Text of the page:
Right, sorry about all this self-indulgence (I seem to do a post like this every few months) but before I go, here's another shot of me with my beloved Roland kit, along with my beloved cat Tiggy (R.I.P). To the left you'll see the TR-808, TR-707 (on top of a crappy digital D-110 sound module) and the Juno 60. Check the poster of Kim Basinger on the studio wall. Told you I was shallow...

Normal service will be resumed shortly...

19 July 2005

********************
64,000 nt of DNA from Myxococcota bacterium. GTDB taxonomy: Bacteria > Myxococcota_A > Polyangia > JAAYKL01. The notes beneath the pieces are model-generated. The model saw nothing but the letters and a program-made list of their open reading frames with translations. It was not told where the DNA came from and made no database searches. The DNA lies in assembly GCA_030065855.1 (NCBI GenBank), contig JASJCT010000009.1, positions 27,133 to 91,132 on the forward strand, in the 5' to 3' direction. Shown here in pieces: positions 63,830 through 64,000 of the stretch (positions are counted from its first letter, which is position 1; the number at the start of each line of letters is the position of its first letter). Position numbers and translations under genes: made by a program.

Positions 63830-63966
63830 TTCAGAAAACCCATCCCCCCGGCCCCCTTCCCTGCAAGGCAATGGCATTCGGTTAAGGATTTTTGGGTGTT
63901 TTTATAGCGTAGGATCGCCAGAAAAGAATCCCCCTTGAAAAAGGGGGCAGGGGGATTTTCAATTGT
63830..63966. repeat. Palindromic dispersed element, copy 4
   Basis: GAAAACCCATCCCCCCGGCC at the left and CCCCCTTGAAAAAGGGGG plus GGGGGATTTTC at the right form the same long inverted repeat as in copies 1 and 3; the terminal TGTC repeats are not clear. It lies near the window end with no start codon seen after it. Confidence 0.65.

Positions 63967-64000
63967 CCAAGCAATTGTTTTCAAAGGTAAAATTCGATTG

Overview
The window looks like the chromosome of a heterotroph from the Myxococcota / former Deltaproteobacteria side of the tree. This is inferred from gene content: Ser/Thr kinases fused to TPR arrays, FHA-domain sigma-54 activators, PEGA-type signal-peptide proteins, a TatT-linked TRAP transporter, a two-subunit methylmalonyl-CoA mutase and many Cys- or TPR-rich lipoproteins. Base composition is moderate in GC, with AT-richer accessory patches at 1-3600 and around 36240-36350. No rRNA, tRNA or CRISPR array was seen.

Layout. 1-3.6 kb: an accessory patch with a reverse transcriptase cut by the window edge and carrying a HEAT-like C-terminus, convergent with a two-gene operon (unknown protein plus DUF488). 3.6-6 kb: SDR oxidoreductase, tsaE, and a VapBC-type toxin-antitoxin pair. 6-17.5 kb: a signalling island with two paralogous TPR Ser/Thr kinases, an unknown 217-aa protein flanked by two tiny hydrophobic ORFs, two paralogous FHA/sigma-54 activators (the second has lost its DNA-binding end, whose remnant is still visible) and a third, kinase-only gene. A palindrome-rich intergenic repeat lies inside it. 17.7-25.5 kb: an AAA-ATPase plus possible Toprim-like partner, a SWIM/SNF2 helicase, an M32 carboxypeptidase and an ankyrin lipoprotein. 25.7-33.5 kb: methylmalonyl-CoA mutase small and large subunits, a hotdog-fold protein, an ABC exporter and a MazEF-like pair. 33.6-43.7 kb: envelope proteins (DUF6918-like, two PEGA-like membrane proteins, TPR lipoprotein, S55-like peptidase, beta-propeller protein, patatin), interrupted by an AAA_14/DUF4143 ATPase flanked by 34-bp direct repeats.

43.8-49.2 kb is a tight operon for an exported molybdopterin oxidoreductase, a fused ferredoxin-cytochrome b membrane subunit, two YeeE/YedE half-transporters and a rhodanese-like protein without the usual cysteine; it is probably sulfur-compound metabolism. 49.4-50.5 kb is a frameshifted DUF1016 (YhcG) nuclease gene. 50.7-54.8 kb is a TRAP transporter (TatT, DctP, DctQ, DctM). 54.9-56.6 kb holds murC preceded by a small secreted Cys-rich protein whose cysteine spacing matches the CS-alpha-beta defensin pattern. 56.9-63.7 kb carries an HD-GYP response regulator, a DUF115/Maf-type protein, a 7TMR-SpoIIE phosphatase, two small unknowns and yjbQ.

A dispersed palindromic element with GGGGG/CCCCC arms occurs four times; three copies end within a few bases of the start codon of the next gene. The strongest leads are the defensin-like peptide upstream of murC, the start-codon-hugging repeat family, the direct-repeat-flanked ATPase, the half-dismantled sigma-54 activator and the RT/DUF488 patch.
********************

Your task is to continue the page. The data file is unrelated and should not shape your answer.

So after much anticipation the Vex'd album has finally arrived in the shops, clothed in a grainy cover image taken from Murnau's "Faust" and entitled "Degenerate" (a fitting description of the play's anti-hero? What's the big obsession with Faust? Or is it all about Jamie being "a bit of sucker for gothic armageddon type shit"? Hmmm...must find out more about this....). Whatever, the apocalyptic undertones are well matched with the music contained within. Even though I believe that he and Rollie served their apprenticeship in the calmer waters of the Breaks scene, I sense a different lineage in the sound that they've arrived at now. Even though they're presently accepted as part of the Grime/Dubstep axis, I think it's too limiting to bracket them there, but it's the only scene that's FWD-thinking enough to contain them. True, the warbley sub-bass riffs and steppy riddims fit nicely into the DJ sets of people like Quiet Storm, N-Type, Distance and Search & Destroy, but there's a level of deviant, almost gleeful maliciousness about their sound that sets their tracks apart. There's none of the maternal-bass-warmth of pure Dubstep (plus their bass frequencies squeeze your scalp, not your throat) and the production levels are too high to be true Grime. I guess the nearest comparisons would be Plasticman's "Death By Stereo" or "Industrial Graft" - those relentless hit-you-over-the-head distorto-beats and filthy, overdriven riffs pummelling your senses into submission. I could make cool comparisons to first-wave Industrial noisemongers like Throbbing Gristle and SPK, the rigorous clatter of Cabaret Voltaire's mid-80s output or less fashionable references to the late '80s Industrial Techno-Rock of Ministry, Die Krupps or Front Line Assembly, or even the caustic electro-noise Of Pan Sonic. Maybe hints of Aphex Twin's more extreme workouts circa "Digeridoo"/"Xylem Tube" EPs too. There's minute facets of all these in Vex'd, though they probably don't know it - or care. I'm really curious to know what ideas and influences drove them to this level of abrasive obnoxiousness. Actually, I'm supposed to be putting some questions together for an e-mail interview but haven't quite worked out where to start. Really I'd like to do the 'traditional' interview thing sat round a table with a couple of beers and the tape recorder running and see what spills out in conversation. I did have a little chat with Jamie at Subloaded II but it was too loud to hear each other properly! Anyway, back to the album...